Well, now that my research is out of the way…our trip to St. John was undoubtedly one of THE best experiences of my life. I learned more in ten days than I ever have in months of classes and I made some down-right amazing friends.

To Renee and Morgan, thank you both so, so much for helping to make this possible for me. I don’t think I could ask for better or more understanding professors. You both made this such a wonderful experience and I thank you for opening this door for me.

I would also like to extend my most sincere gratitude towards the Hobbie Grant Fund and to Ms. Claudia Belk for providing me with the funds necessary to make this trip possible for me. There is no way that I would have been able to go on this trip without your generous contributions. This was a life-changing experience for me, and I thank you from the bottom of my heart.

A HUGE “thank you” needs to be said to VIERS (Virgin Islands Environmental Resource Station) and all of the staff and volunteers there for being so welcoming and helpful while we stayed at their facilities and for supporting us as we conducted our research. We all felt absolutely spoiled rotten while there, you guys are the best!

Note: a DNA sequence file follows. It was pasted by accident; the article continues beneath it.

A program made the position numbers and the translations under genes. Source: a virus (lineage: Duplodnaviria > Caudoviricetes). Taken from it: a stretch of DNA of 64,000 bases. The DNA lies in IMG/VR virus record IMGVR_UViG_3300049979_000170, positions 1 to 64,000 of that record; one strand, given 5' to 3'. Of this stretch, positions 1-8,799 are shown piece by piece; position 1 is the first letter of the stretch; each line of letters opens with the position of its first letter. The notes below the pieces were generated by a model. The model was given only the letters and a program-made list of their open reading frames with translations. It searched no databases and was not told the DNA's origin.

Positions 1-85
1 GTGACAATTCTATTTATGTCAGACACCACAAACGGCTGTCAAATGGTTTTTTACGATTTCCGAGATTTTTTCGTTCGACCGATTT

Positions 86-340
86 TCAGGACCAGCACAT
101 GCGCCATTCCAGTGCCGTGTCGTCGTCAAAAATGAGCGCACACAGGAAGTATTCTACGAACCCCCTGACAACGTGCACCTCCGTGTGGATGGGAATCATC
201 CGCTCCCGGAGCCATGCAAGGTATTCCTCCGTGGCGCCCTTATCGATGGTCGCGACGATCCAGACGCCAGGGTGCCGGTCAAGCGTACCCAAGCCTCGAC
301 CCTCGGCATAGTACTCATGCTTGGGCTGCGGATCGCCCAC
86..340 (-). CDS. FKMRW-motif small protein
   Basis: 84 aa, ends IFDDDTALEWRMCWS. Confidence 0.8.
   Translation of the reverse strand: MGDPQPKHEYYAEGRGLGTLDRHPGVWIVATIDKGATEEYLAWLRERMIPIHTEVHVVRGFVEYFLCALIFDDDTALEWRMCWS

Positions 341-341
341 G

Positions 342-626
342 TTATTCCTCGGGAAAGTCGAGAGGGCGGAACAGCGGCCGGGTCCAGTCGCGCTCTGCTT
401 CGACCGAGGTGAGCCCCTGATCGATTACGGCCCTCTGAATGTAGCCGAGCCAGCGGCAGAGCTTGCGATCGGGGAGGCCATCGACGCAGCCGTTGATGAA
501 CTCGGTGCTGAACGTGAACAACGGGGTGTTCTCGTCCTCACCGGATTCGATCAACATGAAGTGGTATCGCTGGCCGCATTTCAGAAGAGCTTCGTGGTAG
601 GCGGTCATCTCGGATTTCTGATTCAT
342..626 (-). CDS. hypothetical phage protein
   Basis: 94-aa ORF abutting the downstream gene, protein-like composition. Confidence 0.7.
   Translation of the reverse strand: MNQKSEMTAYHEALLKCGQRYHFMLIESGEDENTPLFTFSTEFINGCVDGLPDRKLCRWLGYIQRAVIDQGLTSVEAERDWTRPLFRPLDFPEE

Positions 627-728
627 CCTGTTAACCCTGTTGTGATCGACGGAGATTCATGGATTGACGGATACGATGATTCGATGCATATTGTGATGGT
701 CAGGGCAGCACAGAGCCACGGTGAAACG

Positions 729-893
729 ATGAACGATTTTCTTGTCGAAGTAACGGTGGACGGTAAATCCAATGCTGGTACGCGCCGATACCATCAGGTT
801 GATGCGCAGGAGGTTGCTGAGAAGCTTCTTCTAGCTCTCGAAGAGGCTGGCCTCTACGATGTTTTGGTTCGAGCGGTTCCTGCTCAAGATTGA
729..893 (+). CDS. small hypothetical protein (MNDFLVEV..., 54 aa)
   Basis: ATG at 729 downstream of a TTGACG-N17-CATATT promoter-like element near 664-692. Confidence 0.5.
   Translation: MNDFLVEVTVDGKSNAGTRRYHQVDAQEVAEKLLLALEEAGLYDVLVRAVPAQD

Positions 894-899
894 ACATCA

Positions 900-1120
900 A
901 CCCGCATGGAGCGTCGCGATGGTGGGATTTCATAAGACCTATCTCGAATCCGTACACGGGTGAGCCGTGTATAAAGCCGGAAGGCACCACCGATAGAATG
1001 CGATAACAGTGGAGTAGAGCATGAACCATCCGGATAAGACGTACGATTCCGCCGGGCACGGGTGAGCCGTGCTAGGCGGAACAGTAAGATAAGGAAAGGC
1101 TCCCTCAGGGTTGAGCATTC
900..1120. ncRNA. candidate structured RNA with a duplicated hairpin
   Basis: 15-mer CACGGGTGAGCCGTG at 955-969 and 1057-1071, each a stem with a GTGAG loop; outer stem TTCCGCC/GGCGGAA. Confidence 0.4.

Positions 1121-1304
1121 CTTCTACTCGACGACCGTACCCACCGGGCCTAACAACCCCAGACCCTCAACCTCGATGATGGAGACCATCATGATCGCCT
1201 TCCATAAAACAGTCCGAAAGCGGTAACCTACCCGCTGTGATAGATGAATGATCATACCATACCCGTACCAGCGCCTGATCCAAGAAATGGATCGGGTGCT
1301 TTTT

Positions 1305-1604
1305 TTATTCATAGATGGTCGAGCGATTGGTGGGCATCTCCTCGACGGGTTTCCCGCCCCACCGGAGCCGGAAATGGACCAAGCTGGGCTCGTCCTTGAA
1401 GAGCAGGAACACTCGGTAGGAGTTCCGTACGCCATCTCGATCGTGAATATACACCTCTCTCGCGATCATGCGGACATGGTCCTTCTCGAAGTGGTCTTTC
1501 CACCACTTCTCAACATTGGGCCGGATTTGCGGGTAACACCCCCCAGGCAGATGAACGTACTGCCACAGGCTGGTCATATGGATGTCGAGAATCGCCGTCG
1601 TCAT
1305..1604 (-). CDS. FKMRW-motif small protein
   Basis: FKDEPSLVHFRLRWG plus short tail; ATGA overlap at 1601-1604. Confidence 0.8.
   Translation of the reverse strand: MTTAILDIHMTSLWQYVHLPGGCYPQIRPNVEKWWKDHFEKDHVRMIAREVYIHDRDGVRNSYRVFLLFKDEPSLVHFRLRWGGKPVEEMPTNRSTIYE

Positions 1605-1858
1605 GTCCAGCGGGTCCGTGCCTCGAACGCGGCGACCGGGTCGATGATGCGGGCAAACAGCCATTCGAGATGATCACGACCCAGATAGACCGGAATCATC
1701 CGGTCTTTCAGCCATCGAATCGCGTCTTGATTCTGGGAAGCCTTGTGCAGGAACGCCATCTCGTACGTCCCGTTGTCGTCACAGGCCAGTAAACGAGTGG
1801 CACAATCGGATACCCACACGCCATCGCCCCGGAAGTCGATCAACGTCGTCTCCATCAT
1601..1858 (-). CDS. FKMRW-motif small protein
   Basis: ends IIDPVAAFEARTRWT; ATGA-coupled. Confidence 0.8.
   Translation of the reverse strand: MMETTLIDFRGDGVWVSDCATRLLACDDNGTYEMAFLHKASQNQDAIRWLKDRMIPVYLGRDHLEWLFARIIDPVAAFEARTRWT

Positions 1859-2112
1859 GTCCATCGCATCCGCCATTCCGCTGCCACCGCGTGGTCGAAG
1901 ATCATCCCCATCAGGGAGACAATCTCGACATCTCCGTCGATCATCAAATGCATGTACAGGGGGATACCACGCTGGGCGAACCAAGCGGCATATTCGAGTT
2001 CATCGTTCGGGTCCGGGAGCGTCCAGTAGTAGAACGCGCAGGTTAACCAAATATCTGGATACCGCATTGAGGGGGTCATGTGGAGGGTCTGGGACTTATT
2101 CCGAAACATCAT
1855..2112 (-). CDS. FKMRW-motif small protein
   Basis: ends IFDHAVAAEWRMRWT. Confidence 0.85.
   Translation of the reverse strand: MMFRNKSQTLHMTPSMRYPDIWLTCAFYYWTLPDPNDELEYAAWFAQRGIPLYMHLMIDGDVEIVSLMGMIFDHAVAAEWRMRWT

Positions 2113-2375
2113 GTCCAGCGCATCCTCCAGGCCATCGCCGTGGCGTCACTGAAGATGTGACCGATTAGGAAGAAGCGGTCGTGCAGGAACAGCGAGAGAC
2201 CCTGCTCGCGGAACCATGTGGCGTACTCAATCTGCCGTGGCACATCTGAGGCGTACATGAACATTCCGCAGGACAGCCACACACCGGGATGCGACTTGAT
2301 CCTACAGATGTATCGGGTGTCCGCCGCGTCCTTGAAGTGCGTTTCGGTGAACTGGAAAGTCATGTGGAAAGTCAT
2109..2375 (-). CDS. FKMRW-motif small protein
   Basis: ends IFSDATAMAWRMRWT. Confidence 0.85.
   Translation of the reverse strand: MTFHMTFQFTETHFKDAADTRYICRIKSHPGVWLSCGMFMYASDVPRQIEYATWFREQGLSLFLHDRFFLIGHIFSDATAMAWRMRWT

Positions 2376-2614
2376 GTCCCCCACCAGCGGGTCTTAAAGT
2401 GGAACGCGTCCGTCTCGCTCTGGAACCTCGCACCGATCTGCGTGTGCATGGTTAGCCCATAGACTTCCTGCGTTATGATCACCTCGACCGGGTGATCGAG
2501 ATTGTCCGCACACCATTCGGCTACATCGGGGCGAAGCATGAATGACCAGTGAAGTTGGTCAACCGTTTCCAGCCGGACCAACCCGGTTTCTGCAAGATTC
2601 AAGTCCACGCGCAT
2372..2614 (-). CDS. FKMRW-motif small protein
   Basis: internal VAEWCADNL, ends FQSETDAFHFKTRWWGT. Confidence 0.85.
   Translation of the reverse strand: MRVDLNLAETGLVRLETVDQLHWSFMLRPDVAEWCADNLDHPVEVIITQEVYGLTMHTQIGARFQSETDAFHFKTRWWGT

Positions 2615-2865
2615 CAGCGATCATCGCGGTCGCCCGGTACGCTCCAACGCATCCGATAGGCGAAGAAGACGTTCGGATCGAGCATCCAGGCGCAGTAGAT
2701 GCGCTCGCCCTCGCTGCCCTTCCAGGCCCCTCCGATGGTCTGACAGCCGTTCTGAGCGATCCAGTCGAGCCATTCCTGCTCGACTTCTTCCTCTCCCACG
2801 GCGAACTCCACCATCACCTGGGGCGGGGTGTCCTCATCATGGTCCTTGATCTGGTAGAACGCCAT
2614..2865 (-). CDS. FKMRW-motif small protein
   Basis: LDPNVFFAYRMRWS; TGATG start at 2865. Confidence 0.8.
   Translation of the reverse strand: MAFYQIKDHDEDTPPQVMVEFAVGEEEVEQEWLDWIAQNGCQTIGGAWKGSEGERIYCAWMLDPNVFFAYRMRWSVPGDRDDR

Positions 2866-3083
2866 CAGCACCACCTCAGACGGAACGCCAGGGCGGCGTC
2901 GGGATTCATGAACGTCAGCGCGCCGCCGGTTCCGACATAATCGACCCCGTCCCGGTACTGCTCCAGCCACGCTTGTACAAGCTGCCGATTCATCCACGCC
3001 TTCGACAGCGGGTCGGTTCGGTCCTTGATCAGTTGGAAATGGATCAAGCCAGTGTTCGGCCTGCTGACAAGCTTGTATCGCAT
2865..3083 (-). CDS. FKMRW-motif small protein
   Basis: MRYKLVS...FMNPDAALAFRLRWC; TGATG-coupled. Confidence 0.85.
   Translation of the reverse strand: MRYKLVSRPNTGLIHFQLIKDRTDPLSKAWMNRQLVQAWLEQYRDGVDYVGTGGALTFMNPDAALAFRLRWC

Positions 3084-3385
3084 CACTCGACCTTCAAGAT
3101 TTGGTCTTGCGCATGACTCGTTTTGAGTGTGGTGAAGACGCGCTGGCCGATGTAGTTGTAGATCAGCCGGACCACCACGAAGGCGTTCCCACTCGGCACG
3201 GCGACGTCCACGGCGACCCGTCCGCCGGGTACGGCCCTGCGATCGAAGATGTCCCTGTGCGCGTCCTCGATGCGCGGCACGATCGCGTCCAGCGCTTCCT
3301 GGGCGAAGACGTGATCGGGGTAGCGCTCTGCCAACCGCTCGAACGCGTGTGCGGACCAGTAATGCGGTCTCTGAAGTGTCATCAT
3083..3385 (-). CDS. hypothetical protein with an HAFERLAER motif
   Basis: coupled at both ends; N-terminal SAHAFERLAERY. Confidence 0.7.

Finally, I would like to thank my family for supporting me through this entire process. I know that we had all pretty much just put the idea of  this trip in the beacks of our minds, but the impossible happened and now I have an unforgettable experience to tell you all about. Thank you guys, I love you all so much.


Caribbean termites (Nasutitermes acajutlae) are important to the terrestrial ecosystems of St. John because they decompose dead wood and make nutrients available to plants. They can also build nests up to 7 ft tall and 4 feet wide! For my research project, I wanted to see if there was any difference in density and nest placement in moist and dry habitats.  I counted a total of 119 termite nests (48 in dry and 71 in moist) and recorded their relative height in relation to their nesting tree (eg: 0% ground level, 100% top of the tree). I found that nests in moist forests were significantly higher up their host trees than those in dry forests. Most likely this is due to the fact that trees are bigger in moist forests, and thus can structurally support nests higher up. I also found that Caribbean termites seem to prefer dry forests over moist forests. This could be due to a difference in resources. Perhaps there is more dead material for termites to consume in dry forests.